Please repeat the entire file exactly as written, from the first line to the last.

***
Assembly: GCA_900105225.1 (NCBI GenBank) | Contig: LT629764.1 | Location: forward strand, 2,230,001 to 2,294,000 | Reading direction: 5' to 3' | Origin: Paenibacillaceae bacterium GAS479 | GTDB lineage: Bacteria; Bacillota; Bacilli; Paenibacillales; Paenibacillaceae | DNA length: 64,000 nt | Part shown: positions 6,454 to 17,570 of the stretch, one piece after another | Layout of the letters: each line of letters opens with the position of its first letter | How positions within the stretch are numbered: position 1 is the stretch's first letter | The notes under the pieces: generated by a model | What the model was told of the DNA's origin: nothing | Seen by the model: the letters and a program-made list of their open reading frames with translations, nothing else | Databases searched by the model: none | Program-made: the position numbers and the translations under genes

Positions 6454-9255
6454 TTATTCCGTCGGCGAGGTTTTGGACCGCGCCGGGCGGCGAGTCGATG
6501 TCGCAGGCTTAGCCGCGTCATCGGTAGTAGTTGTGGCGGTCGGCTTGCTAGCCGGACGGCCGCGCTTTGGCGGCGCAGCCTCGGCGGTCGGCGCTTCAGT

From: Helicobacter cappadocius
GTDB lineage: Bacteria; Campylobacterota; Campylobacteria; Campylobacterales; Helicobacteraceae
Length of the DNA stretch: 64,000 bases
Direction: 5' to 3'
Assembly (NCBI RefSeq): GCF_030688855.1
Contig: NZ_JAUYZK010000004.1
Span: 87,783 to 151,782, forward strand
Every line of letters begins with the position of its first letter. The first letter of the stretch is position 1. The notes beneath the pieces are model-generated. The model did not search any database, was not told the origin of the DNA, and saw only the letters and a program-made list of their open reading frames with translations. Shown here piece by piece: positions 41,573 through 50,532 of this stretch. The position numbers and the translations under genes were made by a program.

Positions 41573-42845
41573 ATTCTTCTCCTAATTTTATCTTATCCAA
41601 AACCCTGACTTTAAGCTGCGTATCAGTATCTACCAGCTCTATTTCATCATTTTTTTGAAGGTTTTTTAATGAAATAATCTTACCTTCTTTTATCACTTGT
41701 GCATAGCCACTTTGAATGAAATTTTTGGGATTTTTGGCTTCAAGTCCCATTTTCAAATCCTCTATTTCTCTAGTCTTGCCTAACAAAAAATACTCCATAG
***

Assembly: GCA_900105225.1 (NCBI GenBank) | Contig: LT629764.1 | Location: forward strand, 2,230,001 to 2,294,000 | Reading direction: 5' to 3' | Origin: Paenibacillaceae bacterium GAS479 | GTDB lineage: Bacteria; Bacillota; Bacilli; Paenibacillales; Paenibacillaceae | DNA length: 64,000 nt | Part shown: positions 6,454 to 17,570 of the stretch, one piece after another | Layout of the letters: each line of letters opens with the position of its first letter | How positions within the stretch are numbered: position 1 is the stretch's first letter | The notes under the pieces: generated by a model | What the model was told of the DNA's origin: nothing | Seen by the model: the letters and a program-made list of their open reading frames with translations, nothing else | Databases searched by the model: none | Program-made: the position numbers and the translations under genes

Positions 6454-9255
6454 TTATTCCGTCGGCGAGGTTTTGGACCGCGCCGGGCGGCGAGTCGATG
6501 TCGCAGGCTTAGCCGCGTCATCGGTAGTAGTTGTGGCGGTCGGCTTGCTAGCCGGACGGCCGCGCTTTGGCGGCGCAGCCTCGGCGGTCGGCGCTTCAGT

From: Helicobacter cappadocius
GTDB lineage: Bacteria; Campylobacterota; Campylobacteria; Campylobacterales; Helicobacteraceae
Length of the DNA stretch: 64,000 bases
Direction: 5' to 3'
Assembly (NCBI RefSeq): GCF_030688855.1
Contig: NZ_JAUYZK010000004.1
Span: 87,783 to 151,782, forward strand
Every line of letters begins with the position of its first letter. The first letter of the stretch is position 1. The notes beneath the pieces are model-generated. The model did not search any database, was not told the origin of the DNA, and saw only the letters and a program-made list of their open reading frames with translations. Shown here piece by piece: positions 41,573 through 50,532 of this stretch. The position numbers and the translations under genes were made by a program.

Positions 41573-42845
41573 ATTCTTCTCCTAATTTTATCTTATCCAA
41601 AACCCTGACTTTAAGCTGCGTATCAGTATCTACCAGCTCTATTTCATCATTTTTTTGAAGGTTTTTTAATGAAATAATCTTACCTTCTTTTATCACTTGT
41701 GCATAGCCACTTTGAATGAAATTTTTGGGATTTTTGGCTTCAAGTCCCATTTTCAAATCCTCTATTTCTCTAGTCTTGCCTAACAAAAAATACTCCATAG